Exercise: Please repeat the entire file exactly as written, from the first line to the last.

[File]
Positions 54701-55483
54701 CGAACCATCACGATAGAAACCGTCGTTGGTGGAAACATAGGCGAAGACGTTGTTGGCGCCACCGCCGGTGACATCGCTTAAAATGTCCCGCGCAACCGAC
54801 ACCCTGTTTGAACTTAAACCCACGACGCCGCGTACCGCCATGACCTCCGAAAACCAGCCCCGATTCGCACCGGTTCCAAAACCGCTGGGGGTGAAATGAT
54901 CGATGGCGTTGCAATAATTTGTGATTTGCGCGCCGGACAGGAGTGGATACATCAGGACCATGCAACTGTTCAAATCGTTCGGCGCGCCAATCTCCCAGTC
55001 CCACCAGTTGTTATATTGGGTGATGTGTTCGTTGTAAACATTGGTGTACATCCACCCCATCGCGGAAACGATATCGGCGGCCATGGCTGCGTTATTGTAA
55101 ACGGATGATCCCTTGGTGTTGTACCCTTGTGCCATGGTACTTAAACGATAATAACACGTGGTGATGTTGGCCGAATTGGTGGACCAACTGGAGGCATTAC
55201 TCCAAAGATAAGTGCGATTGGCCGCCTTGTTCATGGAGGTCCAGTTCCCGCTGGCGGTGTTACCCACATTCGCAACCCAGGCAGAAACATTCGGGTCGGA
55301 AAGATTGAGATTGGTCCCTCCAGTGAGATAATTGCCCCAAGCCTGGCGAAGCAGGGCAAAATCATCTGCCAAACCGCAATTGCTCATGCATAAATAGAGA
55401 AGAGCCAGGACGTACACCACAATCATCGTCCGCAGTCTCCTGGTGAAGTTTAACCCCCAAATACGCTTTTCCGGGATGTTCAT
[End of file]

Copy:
Positions 54701-55483
54701 CGAACCATCACGATAGAAACCGTCGTTGGTGGAAACATAGGCGAAGACGTTGTTGGCGCCACCGCCGGTGACATCGCTTAAAATGTCCCGCGCAACCGAC
54801 ACCCTGTTTGAACTTAAACCCACGACGCCGCGTACCGCCATGACCTCCGAAAACCAGCCCCGATTCGCACCGGTTCCAAAACCGCTGGGGGTGAAATGAT
54901 CGATGGCGTTGCAATAATTTGTGATTTGCGCGCCGGACAGGAGTGGATACATCAGGACCATGCAACTGTTCAAATCGTTCGGCGCGCCAATCTCCCAGTC
55001 CCACCAGTTGTTATATTGGGTGATGTGTTCGTTGTAAACATTGGTGTACATCCACCCCATCGCGGAAACGATATCGGCGGCCATGGCTGCGTTATTGTAA
55101 ACGGATGATCCCTTGGTGTTGTACCCTTGTGCCATGGTACTTAAACGATAATAACACGTGGTGATGTTGGCCGAATTGGTGGACCAACTGGAGGCATTAC
55201 TCCAAAGATAAGTGCGATTGGCCGCCTTGTTCATGGAGGTCCAGTTCCCGCTGGCGGTGTTACCCACATTCGCAACCCAGGCAGAAACATTCGGGTCGGA
55301 AAGATTGAGATTGGTCCCTCCAGTGAGATAATTGCCCCAAGCCTGGCGAAGCAGGGCAAAATCATCTGCCAAACCGCAATTGCTCATGCATAAATAGAGA
55401 AGAGCCAGGACGTACACCACAATCATCGTCCGCAGTCTCCTGGTGAAGTTTAACCCCCAAATACGCTTTTCCGGGATGTTCAT